Another week of football done, and a second straight week of some big scores from unexpected sources. While some players pumped out big tons, I’ve opted for players who are more likely to become solid long-term options as this week’s positional players of the week, with three being players in their debut season. There are plenty of point-of-difference players who have presented themselves however, so let’s take a look at which potential waiver wire options starred in Round 15:
BACK OF THE WEEK: Alex Witherden
In just his second senior game, young Lion Witherden’s performance was enough to suggest he’ll be a long-term player at Brisbane, as he collected 16 kicks, 13 handballs and eight marks for a total of 96 points. The 18 year old had 20 disposals and seven marks for 77 points on debut against the Giants last week, with his delivery by foot setting him apart from other debutants this season.
A ball-winning half back/midfielder for the Geelong Falcons as a junior, Witherden broke his leg in 2016, which saw him slide to pick 23 in the National Draft. His ability to read the play and remain composed coming out of defence should see him continue to be an option at Brisbane after consistent NEAFL form, and now is the time to get on the dual position defender/midfielder before this becomes common knowledge. He can be found as a free agent in 55% of all leagues.
Best of the rest:
Ethan Hughes had an afternoon to remember against the Saints despite Fremantle’s loss, racking up 15 kicks, 15 handballs, 14 marks and five tackles for a whopping 137 points! Hughes has spent the past three weeks out of the side, but should cement his spot after the weekend’s effort, where like many young Dockers this year he rotated between defence and midfield.. While his next highest score this season has been the 76 he managed in Round 4, Hughes should be monitored from now on, but as his average of 64 suggests, he is prone to inconsistency. He’s available in 89% of all leagues.
Hard-running GWS half back Nathan Wilson (32% availability) scored a solid 110 points from his 18 kicks, seven handballs, eight marks and a goal against Geelong on Saturday night. He’s grown in confidence and is backing himself to burn off his opponent to run through the middle of the ground, and his last two months of football and scoring output have been reasonably strong, with an average that has grown to just under 73 points per game.
The Hawk of many roles, Daniel Howe, enjoyed a less-restricted game to find the football 26 times while also taking six marks and laying eight tackles to score 116 points. Entrusted with tagging roles in recent weeks, the DPP back/centre (49% availability) has scored inconsistently this season, but looks at home at AFL level, with his average of 72 likely to increase by season’s end.
Last week’s highlighted defender Taylor Duryea backed up his Round 14 score of 96 with 89 points against the Magpies. The Hawthorn half back played a well-rounded game to finish with 18 disposals, five marks three tackles and two rare goals, and can be still be selected as a free agent in 45% of leagues.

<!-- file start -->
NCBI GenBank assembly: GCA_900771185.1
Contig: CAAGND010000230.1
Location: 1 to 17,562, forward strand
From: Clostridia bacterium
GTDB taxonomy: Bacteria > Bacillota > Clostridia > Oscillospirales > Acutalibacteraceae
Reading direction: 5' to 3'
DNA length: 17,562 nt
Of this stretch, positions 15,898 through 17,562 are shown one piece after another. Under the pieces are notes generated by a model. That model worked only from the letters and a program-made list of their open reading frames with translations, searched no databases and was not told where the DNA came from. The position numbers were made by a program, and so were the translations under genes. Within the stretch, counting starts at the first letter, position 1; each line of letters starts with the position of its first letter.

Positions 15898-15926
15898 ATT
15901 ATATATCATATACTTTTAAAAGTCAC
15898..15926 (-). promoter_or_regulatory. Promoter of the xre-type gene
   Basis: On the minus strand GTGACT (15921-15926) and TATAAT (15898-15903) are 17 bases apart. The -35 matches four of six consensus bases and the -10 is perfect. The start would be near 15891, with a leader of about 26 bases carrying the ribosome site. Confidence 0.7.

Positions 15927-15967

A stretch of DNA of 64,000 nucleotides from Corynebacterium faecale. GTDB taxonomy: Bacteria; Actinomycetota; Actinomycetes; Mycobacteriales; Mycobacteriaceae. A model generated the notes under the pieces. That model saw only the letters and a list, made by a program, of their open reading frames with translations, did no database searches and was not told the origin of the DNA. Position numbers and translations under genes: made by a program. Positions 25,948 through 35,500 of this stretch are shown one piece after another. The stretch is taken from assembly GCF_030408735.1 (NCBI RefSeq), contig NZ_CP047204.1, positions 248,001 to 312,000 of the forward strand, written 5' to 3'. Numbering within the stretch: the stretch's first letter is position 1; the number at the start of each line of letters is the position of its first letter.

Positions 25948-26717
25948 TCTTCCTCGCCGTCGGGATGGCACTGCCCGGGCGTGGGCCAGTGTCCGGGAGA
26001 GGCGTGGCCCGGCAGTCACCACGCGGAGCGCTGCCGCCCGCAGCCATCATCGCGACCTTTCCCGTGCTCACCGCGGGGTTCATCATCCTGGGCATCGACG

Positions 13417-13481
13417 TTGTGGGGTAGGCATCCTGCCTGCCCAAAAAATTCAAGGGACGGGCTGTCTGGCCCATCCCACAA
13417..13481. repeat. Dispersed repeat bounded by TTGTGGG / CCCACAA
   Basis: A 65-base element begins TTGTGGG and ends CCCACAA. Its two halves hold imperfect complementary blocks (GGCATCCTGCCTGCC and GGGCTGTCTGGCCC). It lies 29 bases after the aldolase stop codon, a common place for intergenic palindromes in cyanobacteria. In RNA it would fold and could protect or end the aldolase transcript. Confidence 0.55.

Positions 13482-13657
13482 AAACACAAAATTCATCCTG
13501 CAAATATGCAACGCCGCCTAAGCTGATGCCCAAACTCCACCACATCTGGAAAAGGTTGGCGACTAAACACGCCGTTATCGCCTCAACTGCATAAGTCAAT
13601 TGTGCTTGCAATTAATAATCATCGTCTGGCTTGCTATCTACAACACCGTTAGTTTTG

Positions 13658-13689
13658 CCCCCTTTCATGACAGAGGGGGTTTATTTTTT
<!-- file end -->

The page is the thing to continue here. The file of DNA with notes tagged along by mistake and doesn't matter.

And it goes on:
Forgotten Power dual position back/forward Dan Houston scored 101 points from 21 possessions, nine marks and five tackles. He’s been up and down after a great start to the season, but the 20-year-old looks a player and is available in 64% of leagues if you’re prepared to be patient with his development.
CENTRE OF THE WEEK: Sam Powell-Pepper
A long overdue centre of the week, Powell-Pepper is the future. He scored 90 points in the loss to Richmond, with his 13 kicks, 11 handballs, three marks and two tackles also supported by two last quarter goals. The first year midfield bull loves the contest, and has been ridiculously consistent, having score 70 or more points in nine of his 14 games to date. If you’re in a keeper league, move mountains to get Powell-Pepper into your side. If you’re not, still consider bringing him in if you’re among the 43% of leagues where he remains a free agent, as his scoring trajectory and willingness to find the football means that he’s worthy of a field spot from now on.
Best of the rest:
As they did last week, previous highlighted centres Brayden Fiorini and Ryan Bastinac again dominated on the weekend. Fiorini (29% availability) scored 112 points from 24 disposals, seven marks, six tackles and a goal, backing up his Round 14 score of 111. He’s 19 years old and averaging 85 from eight games, which includes a score of 33. Say no more. Bastinac scored an even 100 after collecting 20 disposals, nine tackles and a goal against Essendon. The former Roo is available in 50% of all leagues, which is generous considering he’s averaging just a touch under 100 across his last three matches.
The enigmatic Sam Kerridge racked up 14 kicks, 13 handballs, five marks, five tackles and a big goal against his former club Adelaide on Saturday for a score of 107 points. After two below-par games earlier this year, the 24 year old Blue was impressive in his return to senior football, and is more than capable of scoring well. He played 21 games in 2016 for an average of 81, so if you think he can return to similar form he can be found on the waiver wire in 78% of leagues.